Remove all friction from any page, you’re looking at a blank screen with nothing but a form on it – but that’s not going to convert.
The trick is knowing how and when to use friction to your advantage. For example, exit-intent pop-ups have been found to increase conversion rates from traffic that would otherwise leave. Live chat widgets also interrupt the user experience but this isn’t a problem if they help users find what they’re looking for. Likewise, asking users to sign up to your newsletter or create an account adds friction but it allows you to follow-up leads with more relevant messages.
Or, as shown this VWO case study, adding a page and increasing the number of clicks required to complete an action can actually increase conversions – in this case, by 60%.
So, instead of going on a frenzy trying to reduce friction everywhere you see it, learn how to use it. It’s actually a powerful tool for not only increasing conversions in certain situations but also crucial for increasing the quality of conversions – something too many CRO strategies overlook.
#3: Make your web forms shorter
This one is closely related to the idea of reducing friction and you’ll see this “best practice” recommended everywhere. Sadly, countless tests have proven that shorter forms reduce conversion rates and lead quality in all kinds of situations and blindly trying to make every form as short as possible is a bad idea.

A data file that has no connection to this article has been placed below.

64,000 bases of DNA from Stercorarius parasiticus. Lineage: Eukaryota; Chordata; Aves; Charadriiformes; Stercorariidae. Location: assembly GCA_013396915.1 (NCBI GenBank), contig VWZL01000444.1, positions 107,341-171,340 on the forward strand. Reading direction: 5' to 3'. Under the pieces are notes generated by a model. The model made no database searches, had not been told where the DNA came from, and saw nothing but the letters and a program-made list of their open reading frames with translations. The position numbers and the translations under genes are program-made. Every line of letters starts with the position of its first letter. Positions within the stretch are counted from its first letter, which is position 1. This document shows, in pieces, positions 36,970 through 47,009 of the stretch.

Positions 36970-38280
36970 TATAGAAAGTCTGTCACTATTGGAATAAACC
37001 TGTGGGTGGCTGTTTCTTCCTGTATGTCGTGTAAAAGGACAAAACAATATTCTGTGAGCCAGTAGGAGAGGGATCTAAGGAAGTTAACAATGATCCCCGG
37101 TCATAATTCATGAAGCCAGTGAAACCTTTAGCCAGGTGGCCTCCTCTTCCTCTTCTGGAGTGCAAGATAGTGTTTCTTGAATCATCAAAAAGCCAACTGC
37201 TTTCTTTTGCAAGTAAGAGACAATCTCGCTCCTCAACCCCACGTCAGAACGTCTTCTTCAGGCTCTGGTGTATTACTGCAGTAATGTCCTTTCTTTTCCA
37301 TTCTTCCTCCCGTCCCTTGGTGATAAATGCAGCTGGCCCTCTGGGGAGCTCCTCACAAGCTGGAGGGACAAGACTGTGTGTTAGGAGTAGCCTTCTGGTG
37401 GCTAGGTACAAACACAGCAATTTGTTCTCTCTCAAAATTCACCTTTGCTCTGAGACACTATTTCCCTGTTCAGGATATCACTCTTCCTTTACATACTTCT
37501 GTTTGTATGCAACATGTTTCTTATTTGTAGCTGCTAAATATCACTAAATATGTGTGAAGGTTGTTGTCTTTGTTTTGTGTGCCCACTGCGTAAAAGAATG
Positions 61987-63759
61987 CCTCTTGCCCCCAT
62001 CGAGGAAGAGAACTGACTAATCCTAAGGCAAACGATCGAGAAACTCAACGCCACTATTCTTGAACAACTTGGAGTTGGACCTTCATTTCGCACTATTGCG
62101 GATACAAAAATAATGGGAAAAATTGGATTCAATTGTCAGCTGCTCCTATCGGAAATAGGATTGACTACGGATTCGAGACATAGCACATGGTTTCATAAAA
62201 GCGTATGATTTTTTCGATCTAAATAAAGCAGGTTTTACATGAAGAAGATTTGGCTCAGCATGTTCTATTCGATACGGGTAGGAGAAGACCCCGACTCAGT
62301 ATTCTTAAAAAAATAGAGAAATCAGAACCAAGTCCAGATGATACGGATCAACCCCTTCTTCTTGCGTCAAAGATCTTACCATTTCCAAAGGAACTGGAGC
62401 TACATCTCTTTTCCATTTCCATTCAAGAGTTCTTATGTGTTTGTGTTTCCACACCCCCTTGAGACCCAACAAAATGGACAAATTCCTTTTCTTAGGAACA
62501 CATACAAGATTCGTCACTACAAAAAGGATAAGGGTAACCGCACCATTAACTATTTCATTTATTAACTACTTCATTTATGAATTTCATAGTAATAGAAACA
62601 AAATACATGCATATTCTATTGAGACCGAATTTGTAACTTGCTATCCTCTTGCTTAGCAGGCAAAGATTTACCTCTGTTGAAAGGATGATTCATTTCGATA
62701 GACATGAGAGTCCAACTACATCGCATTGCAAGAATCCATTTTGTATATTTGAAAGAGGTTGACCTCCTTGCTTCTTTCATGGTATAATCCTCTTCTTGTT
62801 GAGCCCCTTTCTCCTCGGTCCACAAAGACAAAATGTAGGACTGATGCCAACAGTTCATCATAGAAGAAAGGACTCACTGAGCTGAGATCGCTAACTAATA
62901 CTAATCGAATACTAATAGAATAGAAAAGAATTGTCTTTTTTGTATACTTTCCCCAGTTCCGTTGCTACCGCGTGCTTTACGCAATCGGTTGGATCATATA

Here at Venture Harbour, we’ve increased conversion rates by as much as 743% by using multi-step forms that allow us to ask more questions, get more data and increase lead quality without having a negative impact on the user experience.
More importantly, these multi-step forms are central to some of our most successful lead generation strategies. For example, we ask users more questions about what they need from us so we can score and segment leads. We’ve also used this format to create free online tools people can use and the multi-step process, once again, allows us to pinpoint which of these users are most valuable to us as potential customers.
There’s a time and a place for short forms but we would never be able to achieve these kinds of lead generation strategies by simply asking people for their name and email address.
#4: Place your CTA above the fold
This is another classic “best practice” that harks back to the pre-mobile days where pages were basically all designed for desktop screens. In the mobile age, people are used to scrolling and the idea that every page should have a CTA above the fold is outdated.
Pretty much every landing page these days has a hero section with a background image, a tag line/slogan and a CTA button.